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John Scott Haldane collection
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21 May, 1918(?); 1 undated

21 May, 1918(?); 1 undated; 4 February, 1916; 11 January, 1917; 24
March, 1917; 28 March, 1918; 26 June, 1918; 25 February, 1923; 7 March, 1925; 25 February, 1924.

Address titled Vitalism

MS of an address entitled Vitalism, presented to the Manchester
University Pathological Society, October 11, 1911. Haldane summarizes his position thus:
a. Biology has made no progress whatever in the direction of a physicochemical theory of life.
b. From the nature of the facts to be explained in connection with life a physico-chemical explanation of them is inconceivable.
c. The conception of the living organism as such is the root-conception on which alone biology as a science can be based. This conception is not reducible to anything simpler, and apart from it the facts of biology are a mere chaos.

Address to the Club

MS of The aims of biology – an address to “the Club.” “I wish to ... state
broadly ... what the real ground conceptions of Biology appear to me to be, and what the reasons are which make it very difficult to accept the proposition that the ultimate aim of Biology is to furnish physical and chemical explanations of the phenomena of life.'' incomplete.

Biological Club Address

MS of Natural selection as a mechanical theory of development –
address given to the Biological Club, June 9, 1900. 19 1. Draft copy?--has many corrections.


MS of The composition and functions of sweat, the additions to it from
the skin surface, and the diffusion of water through the skin surface. Referred to by Haldane in the MS as a “Communication”, with no information as to whom it was addressed

Correspondence between Douglas and Haldane

May 4, 1915 From Thomas Wakefield, Hempsford, Fairford, Glos. To
Dear Sir. He is not able to join the army and is “wil1ing to be used for experiments” “if you are inventing any new methods, and expresses thanks “for your great kindness to me in the past.” A.L.S.
Aug. 9, 1917 From C. Gordon Douglas (1882-1963), G.H.Q. To Dear
Haldane. Marked “Confidential.” He complains about a lack of communication with other members of the forces - "If was not so hung up out here I should try and get over to England to see you, and to stir up others who could at least act as versuchstiere!" He has been experimenting on himself with treatments for gas induced injuries to the skin. He comments on observations and post mortem results of others. Note: versuchstiere is German for experimental animal. A.L.S. 6p. Names: Fletcher, Barcroft, Boycott, Peters, Hunt, Dunn, Elliott, Hartley.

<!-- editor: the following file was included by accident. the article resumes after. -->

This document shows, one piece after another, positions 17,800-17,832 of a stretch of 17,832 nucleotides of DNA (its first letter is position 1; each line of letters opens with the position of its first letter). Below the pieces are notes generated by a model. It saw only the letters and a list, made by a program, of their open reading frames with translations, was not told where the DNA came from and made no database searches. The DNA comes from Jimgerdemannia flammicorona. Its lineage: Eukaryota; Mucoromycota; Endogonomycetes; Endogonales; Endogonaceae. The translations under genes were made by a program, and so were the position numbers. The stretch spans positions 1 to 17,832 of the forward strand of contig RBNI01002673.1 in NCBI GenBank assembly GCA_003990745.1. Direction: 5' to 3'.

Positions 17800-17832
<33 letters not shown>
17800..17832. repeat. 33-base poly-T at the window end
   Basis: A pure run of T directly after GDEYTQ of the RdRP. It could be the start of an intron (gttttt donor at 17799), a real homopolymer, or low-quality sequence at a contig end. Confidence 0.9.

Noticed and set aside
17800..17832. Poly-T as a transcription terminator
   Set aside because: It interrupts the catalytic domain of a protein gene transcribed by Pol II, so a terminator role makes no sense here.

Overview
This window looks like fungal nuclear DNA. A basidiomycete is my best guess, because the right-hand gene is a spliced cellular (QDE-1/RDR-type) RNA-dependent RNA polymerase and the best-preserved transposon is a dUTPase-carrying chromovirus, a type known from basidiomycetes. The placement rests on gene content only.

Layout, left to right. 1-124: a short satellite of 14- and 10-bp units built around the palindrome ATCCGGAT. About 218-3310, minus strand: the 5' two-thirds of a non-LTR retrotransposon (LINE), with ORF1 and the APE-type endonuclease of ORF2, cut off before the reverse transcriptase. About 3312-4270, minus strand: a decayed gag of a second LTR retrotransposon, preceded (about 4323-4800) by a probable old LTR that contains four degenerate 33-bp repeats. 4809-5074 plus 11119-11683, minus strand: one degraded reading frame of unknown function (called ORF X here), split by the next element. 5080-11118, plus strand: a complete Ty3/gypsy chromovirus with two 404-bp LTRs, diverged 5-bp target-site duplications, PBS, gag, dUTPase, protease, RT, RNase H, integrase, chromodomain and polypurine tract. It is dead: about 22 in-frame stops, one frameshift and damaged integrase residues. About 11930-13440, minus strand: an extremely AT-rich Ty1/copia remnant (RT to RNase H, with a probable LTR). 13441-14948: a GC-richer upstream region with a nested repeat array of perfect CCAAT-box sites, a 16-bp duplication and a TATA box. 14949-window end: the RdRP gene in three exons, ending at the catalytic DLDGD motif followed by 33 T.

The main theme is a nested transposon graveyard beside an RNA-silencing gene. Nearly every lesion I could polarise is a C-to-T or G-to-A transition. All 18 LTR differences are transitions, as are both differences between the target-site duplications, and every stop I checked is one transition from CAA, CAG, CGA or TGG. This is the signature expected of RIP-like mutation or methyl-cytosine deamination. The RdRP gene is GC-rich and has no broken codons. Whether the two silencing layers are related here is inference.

Aug. 28, 1917 From C. Gordon Douglas. To Dear Haldane. Describes an
experiment on a cat concerning absorption and excretion of di-chlor-ethyl-sulphide (etc.). A.L.S.
May 24, 1918 From C.G. Douglas, No.1 B.R.C. Hospital. To Dear
Haldane. Douglas has been in hospital with a severe case of vertigo, but is recovering and hopes soon to be back at work. He is expecting some sick leave in England. He suggests a correction to an equation in a PV paper written by Haldane. A.L.S. Names: Barcroft
July 16, 1918 From C.G. Douglas, c/o D.C.S., G.H.Q., 2nd Echelon, to
Dear Haldane. He discusses the pros and cons of bloodletting for gas victims and criticizes Barcroft (Joseph, 1872-1947), whom he considers to be too anxious to use this treatment when it is not indicated. He mentions three pamphlets on gas poisoning: "… our revised pamphlet for Medical officers ...,” a German one he has been having printed, and an advance copy of a revised French one. Typed letter with handwritten postscript, signed. 2p. Names: Barcroft, Edkins, Bayliss.
No date. From C.G. Douglas, c/o D.G.S., G.H.Q., 2nd. Echelon, B.E.F.
France. To Dear Haldane. He asks for some information regarding Aschoff (Karl Albert Ludwig? 1866-1942), a German pathologist in the military whose captured document Douglas is translating. A.L.S. Names: Aschoff

Douglas C.G. Captain

Douglas, C. G., Captain, R.A.M.C., Physiological Advisor for Director
of Gas Services, Gas shell bombardment of Ypres, July 12-13, 1917, Report M60 A/1. Typed MS. (xeroxed)

Experiment No. 11

Experiment no. 11, Saturday, May 22 (no year), conducted on a rabbit
exposed to “arsenuretted hydrogen”, written in an unidentified hand. (xeroxed)

From Geoffrey Mitchison

From Geoffrey Mitchison to his grandfather (JSH), undated.
From Naomi Mitchison (N.) to “Uffer” (JSH) (typed, signed) 16th –
(1925 or 1926).
From Sir John Burdon Sanderson: 1 undated; 2 June, 1883; 21 July,
1883; 19 August, 1883; 2 September, 1883.
From Hugh Ross: 25 February, 1883 to JSH and WSH(?); 9 March,

  1. (On church membership which they have allowed to lapse.)

From J. C. Ewart

: From J. C. Ewart: 23 February, 1884.
From John Kemp: 2 August, 1887. (Year added by hand.)
From Coutts Trotter (future father-in-law): 11 August, 1891.
From Kathleen Trotter (his fiancée): 17 August, 1891.
From Elizabeth Sanderson Haldane: 14 February, 1926.
From J.B.S. Haldane (boy): undated.
From Naomi Mitchison (N.): 17 October, 1916. (Date from postmark.)
From W.S.H. (?): 18 June, 1915.
From J. (?) – S. (Strassburg); 13 July, 1891. (Pencil note: No. 18 is
from James Lorrain Smith (1862-1931), from 1912 Professor of Pathology at Edinburgh - Steve Sturdy)

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